A Review by Richard Radcliffe 25/2/02

Watching this story recently brought a tidal wave of memories flooding back. Back in 1980 my interest in Doctor Who was not as strong as it once was. Season 19 started with the dire Leisure Hive, and Scientific Gobbledygook seemed to a bit too in my face. On the other side was the glitzy glamour of Buck Rogers. For a Hormone infested pre-teen the allure was too great. It was only when Tom Baker announced he was leaving at the end of the season I returned. Oh how fickle!!!

I watched the rest of the season after that, and when the 5th Doctor was announced, my interest soared. I was a great fan of James Herriott. My Mum loved the books and ensured her children enjoyed it too. I watched All Creatures Great and Small every week, and my favourite character was Tristran, James' brother. And this fellow was to be the next Doctor! If I had to handpick an actor myself, it would have been Peter Davison. My obsession had begun. I began to buy DWM, I filled in the gaps in my TARGET book collection. I devoured everything to do with the Doctor (The Five Faces Season helped), I was ready for the next chapter of this wonderful adventure that was Doctor Who.

Castrovalva benefits tremendously from focusing on the new Doctor. Davison throws himself into the role. The erratic personality that features at the beginning of every Doctor, is played to the hilt by Davison. He gleefully goes through impressions of previous Doctors, namechecks lots of companions - The Five Faces Season had made more people aware of Doctor Who History more than ever before, and blasts from the past would feature heavily from now on. The previous Doctor is literally unravelled, as his scarf is taken apart, and his clothes strewn around. There's the wonderful scene where the Doctor finds some Cricketing Whites, and a Pavilion-like room - and doesn't the new Doctor LOOK great! Peter Davison's performance is excellent - he is instantly likeable, and you really feel that his time on the show will be "splendid", as he radiantly states at the stories conclusion.

The focus is squarely on the new Doctor, the first 2 episodes fairly fly by. The TARDIS interiors are the most unexplored aspect of DW, and finally we get to spend some time there. Nyssa and Tegan get to bond. Adric is taken away by the Master, and shows up his acting liability to the show. The TARDIS was crowded back then, there was 1 Adric too many, thankfully he isn't in this one too much.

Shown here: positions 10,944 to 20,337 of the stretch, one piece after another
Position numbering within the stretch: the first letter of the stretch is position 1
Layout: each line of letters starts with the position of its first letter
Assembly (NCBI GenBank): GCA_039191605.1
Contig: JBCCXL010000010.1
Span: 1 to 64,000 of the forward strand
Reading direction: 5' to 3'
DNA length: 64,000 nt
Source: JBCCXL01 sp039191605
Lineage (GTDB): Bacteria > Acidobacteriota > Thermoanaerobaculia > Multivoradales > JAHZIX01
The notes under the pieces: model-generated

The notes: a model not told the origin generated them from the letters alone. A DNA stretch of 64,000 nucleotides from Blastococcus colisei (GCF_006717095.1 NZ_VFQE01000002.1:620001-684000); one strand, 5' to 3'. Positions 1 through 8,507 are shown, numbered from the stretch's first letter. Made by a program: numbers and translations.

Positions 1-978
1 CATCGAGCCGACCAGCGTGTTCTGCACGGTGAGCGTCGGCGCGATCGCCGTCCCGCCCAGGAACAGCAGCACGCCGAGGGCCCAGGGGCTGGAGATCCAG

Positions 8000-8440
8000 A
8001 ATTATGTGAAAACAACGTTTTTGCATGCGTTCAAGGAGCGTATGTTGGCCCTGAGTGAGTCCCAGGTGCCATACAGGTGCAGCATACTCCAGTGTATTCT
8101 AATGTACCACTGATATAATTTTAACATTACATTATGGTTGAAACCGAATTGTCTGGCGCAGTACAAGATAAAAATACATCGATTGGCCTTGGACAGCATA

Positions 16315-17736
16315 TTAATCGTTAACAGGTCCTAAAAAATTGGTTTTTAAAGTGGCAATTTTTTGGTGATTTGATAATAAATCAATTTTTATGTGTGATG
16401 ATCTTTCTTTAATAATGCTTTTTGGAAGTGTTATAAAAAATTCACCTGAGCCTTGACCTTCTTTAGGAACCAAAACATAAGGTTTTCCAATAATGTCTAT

Following the cosy atmosphere of the TARDIS, we move to the Castrovalvan planet. It's an English wood, and there is no prettier place in the universe. This is where the need to go on an adventure finally kicks in. Trouble is "Nothing much happens there", you really fancy spending a couple of days there yourself - the nice, little stress-free break that is needed once in a while. That's the idea, the Doctor is brought there to recuperate. The realization of Castrovalva is one of the little triumphs of DW Set Design - it really is a very nice, tranquil place. It's a bit strange to encounter a Hunting Party complete with elaborate costumes, based on what we learn later, but I suppose even the most laid back civilizations need some way to escape.

The story itself is a little strange to work out. The Master leads the Doctor to his own make believe world, so he can finally destroy him. His attempts to open the Zero Cabinet are laughable, his impersonation of the Portreeve nice, but irrelevant. Doesn't the Master look weird in White? After a pretty good introduction in Logopolis, Ainley's Master is already slapstick rather than sinister. The Web is a nice idea though, combined with the mixed realities of Castrovalva. The rest of the Castrovalvan population are nicely understated, which is the idea - only the Librarian stands out. Nobody and nothing deflects the attention away from the main focus - the new 5th Doctor.

Castrovalva eases the new Doctor in gently, the focus is clear - you really feel the show is in good hands with Peter Davison. A wonderful beginning for the 5th Doctor, even if the story is a little weak. 7/10

Four-Point Beginning by Mike Morris 11/3/02

Who said that copying was a bad thing? I feel a bit guilty, plagiarising the style of Peter Jermey's brilliant review of Resurrection of the Daleks. With Castrovalva, though, it's a bit appropriate, as this was one of the most fragmented stories the series ever gave us. So, episode by illogical episode, here is the story of Castrovalva.